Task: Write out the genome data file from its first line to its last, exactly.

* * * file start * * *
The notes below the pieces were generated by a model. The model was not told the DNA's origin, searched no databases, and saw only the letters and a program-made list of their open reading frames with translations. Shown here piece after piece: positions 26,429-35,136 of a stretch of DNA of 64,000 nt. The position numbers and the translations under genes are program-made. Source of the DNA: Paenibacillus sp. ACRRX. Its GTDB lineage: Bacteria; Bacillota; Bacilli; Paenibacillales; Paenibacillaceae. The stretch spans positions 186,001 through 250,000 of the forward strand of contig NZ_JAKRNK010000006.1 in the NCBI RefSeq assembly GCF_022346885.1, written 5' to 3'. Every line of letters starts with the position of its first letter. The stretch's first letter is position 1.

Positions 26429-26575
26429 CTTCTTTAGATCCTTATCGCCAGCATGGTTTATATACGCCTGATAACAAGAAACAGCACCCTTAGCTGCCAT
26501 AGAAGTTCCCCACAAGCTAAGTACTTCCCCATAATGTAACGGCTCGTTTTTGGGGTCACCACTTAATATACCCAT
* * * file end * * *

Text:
The notes below the pieces were generated by a model. The model was not told the DNA's origin, searched no databases, and saw only the letters and a program-made list of their open reading frames with translations. Shown here piece after piece: positions 26,429-35,136 of a stretch of DNA of 64,000 nt. The position numbers and the translations under genes are program-made. Source of the DNA: Paenibacillus sp. ACRRX. Its GTDB lineage: Bacteria; Bacillota; Bacilli; Paenibacillales; Paenibacillaceae. The stretch spans positions 186,001 through 250,000 of the forward strand of contig NZ_JAKRNK010000006.1 in the NCBI RefSeq assembly GCF_022346885.1, written 5' to 3'. Every line of letters starts with the position of its first letter. The stretch's first letter is position 1.

Positions 26429-26575
26429 CTTCTTTAGATCCTTATCGCCAGCATGGTTTATATACGCCTGATAACAAGAAACAGCACCCTTAGCTGCCAT
26501 AGAAGTTCCCCACAAGCTAAGTACTTCCCCATAATGTAACGGCTCGTTTTTGGGGTCACCACTTAATATACCCAT